O’Donovan: You’ve said you want Get Involved to be a place that engagement can live at ProPublica with a more public presence. How is it working as that kind of space?
Zamora: Get Involved is the first time we have had on our site a definitive home for all the people that are participating in our journalism. Whether it’s discussions, or groups like patient harm, or crowdsourcing projects like Free the Files — a lot of the work that we have done at ProPublica has been at the forefront of thinking how to engage people in our journalism — we’ve been doing a lot of these things for a while, but a lot of it was sort of sprinkled across the site and hard to find.

And frankly, Get Involved gives us a way to wrap our arms about it and see the collective impact that our readers are having. So the primary goal is really to have a place that we can point new readers to, to say, Hey, here are some concrete ways you can also participate depending upon your interests. So that’s really what Get Involved is all about.

It also starts to kind of get us thinking about success metrics beyond followers and clicks. We’re trying to think about participation metrics, so it might be participating in discussion, it might be stories shared for a particular call out that we have going. We’re trying to kind of think about different ways to signal activity and success to our readers.

O’Donovan: In terms of that participation metric — it’s obviously still a developing idea, but has there been any particular format or tool that surprised you?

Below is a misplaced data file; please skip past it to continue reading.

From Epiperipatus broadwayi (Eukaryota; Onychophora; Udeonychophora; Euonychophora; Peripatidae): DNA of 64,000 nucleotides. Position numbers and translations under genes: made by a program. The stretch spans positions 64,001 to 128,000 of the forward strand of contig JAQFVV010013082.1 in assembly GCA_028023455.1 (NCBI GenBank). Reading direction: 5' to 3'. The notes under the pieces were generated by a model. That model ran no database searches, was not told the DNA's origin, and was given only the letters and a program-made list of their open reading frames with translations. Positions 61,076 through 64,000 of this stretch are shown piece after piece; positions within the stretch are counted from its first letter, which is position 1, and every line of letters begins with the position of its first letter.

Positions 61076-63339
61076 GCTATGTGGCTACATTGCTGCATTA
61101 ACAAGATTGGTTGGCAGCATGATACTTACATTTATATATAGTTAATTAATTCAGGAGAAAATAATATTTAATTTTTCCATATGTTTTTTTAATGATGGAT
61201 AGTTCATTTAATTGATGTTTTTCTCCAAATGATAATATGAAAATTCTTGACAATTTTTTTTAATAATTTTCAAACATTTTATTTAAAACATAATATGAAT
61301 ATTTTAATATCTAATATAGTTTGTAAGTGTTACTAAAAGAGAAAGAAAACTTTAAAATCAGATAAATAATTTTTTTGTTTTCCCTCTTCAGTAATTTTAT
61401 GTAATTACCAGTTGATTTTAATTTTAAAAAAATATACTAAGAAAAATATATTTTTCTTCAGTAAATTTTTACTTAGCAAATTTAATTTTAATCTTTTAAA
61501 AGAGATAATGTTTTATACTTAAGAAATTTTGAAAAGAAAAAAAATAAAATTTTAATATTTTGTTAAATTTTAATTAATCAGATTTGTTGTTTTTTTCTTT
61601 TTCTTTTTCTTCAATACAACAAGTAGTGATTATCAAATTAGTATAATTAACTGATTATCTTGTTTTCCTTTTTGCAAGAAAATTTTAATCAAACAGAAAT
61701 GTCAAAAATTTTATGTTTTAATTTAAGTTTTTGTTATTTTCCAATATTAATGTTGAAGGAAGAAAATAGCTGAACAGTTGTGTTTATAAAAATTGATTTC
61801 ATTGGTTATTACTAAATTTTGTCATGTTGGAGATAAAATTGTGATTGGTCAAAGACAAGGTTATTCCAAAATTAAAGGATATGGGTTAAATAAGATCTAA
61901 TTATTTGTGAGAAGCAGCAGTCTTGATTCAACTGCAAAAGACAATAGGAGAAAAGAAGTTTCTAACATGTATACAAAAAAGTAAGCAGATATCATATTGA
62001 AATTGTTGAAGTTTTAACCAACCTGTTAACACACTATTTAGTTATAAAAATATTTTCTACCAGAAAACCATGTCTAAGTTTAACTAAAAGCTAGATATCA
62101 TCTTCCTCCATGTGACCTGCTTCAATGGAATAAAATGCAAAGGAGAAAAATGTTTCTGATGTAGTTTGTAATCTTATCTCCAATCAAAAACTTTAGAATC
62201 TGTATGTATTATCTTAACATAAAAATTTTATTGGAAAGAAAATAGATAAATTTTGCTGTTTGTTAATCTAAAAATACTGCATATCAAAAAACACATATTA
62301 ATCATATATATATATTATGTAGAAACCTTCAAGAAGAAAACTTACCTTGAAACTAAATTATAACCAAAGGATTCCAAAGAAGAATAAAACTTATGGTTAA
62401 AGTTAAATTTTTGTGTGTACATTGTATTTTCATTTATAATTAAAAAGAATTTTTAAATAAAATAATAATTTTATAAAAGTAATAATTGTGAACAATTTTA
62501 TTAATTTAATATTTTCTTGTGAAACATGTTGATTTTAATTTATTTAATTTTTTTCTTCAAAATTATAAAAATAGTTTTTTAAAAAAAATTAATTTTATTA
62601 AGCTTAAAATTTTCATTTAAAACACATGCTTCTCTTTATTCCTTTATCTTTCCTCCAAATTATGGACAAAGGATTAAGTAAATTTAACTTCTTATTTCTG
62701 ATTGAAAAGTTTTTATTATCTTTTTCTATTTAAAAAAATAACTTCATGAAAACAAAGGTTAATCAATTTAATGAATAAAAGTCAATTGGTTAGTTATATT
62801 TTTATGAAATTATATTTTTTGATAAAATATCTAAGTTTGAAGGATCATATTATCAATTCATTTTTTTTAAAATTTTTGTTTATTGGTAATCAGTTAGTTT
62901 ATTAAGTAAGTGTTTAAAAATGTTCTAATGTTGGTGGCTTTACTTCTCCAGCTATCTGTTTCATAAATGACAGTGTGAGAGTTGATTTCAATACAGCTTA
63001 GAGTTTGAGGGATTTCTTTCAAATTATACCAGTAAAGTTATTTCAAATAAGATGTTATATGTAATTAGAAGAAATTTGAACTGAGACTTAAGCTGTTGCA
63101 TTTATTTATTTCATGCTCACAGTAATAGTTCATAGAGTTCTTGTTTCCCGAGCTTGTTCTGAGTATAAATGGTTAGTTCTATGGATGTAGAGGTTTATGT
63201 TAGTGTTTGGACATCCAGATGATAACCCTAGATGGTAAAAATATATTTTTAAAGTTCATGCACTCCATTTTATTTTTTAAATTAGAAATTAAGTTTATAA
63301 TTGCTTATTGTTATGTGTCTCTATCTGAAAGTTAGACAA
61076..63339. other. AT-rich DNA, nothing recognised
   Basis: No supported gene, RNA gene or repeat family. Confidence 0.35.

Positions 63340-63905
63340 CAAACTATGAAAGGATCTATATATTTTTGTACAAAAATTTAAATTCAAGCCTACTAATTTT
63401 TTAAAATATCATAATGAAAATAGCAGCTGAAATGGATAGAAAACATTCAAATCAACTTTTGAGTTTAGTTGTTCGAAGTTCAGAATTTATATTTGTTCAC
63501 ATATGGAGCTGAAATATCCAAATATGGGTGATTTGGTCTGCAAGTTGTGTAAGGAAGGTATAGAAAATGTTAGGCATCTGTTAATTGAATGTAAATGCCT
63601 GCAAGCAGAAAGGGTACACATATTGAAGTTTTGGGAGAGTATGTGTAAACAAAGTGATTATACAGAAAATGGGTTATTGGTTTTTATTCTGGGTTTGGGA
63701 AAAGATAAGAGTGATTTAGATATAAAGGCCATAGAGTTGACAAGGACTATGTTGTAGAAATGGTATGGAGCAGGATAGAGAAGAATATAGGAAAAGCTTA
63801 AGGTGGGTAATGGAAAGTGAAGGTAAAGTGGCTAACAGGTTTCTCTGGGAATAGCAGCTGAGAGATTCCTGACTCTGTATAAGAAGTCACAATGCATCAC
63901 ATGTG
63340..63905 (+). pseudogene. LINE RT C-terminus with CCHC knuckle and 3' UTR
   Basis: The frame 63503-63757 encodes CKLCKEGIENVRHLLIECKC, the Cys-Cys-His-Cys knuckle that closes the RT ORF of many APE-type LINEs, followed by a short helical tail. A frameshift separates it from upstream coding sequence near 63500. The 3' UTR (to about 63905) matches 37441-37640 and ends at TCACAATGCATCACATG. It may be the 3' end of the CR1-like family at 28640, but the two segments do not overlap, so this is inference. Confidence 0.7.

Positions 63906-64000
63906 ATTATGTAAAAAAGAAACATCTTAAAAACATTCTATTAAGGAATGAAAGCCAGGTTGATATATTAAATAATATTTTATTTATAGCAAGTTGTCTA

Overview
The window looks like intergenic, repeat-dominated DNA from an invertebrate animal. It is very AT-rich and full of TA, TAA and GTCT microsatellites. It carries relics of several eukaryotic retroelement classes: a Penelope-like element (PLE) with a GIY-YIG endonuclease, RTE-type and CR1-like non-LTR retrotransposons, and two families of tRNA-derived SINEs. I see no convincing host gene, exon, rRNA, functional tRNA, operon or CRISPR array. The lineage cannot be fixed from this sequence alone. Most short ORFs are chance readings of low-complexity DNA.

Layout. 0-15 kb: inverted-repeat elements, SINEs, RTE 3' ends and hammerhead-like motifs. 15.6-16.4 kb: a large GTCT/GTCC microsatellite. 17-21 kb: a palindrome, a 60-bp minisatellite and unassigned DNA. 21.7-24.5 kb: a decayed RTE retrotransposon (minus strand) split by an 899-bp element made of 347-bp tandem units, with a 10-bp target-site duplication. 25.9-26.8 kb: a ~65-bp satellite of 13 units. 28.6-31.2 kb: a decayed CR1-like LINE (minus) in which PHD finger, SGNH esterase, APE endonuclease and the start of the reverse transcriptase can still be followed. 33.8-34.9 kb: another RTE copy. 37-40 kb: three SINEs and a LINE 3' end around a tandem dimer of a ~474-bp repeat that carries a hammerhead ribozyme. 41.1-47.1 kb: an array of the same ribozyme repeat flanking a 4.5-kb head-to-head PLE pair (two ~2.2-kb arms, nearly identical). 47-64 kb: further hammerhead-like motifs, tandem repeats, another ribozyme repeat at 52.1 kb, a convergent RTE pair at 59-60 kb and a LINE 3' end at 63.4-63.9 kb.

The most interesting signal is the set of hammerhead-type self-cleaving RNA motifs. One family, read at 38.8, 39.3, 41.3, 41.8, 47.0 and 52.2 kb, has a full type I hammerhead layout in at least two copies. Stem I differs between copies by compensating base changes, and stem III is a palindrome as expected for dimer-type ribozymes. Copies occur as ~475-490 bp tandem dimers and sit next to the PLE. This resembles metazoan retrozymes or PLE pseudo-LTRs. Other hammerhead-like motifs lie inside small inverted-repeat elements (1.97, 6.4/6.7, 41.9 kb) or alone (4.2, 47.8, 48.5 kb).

Zamora: I think the one thing that has encouraged me was that as soon as we launched the site, we saw an uptick in subscriptions to our Reporting Network, which had been dormant for quite a while, and we saw an uptick for both of the groups that we’re most active in right now on Facebook, our student debt group and our patient harm group — which kind of reinforced to me the idea that if we can define something that’s really focused on action and connecting people with opportunities, that we will see a higher participation rate. So far, it’s working.

I think one thing that has definitely presented itself as a challenge for us is you cast this wide net, you issue this big invitation, you want people to get involved — they’re now sending us emails, they’ve got all these ideas — and we’re realizing that we still need a way to manage the community in an efficient and effective way, so that people feel like they’re being responded to and so we feel like we can still focus on the areas we need to focus on. So it’s led me to consider some of the other ways that we can focus some of that incoming energy and those ideas in a way that people feel recognized and heard and that is sitll manageable for us.

So we’re actually in the process of starting a new Reddit channel to kind of steer a lot of those ideas and to create a space for people to tell us what they think is not being reported that should be — to give us ideas for great stories in a way that those things aren’t necessarily locked in our inbox but is out there for everyone to discuss, and vote on and explore. And we will mine that subreddit for story ideas and we hope that it will become a place that other journalists can turn to as well.

So one issue with that call or that invitation for people to participate is you have to be kind of ready to adjust when they’re looking for something that you’re not necessarily able to handle. How to redirect that in a productive way — that’s something we’re working on right now.

O’Donovan: So the idea is to harness the power of that Reddit voting mechanism?
Zamora:Yep, voting mechanisms, and also having a central channel for discussion that we can actually point to, beyond a comment board on our site. We’d rather go to Reddit where there’s already a vibrant and active community. We’d like to focus some of that energy onto investigative and accountability journalism.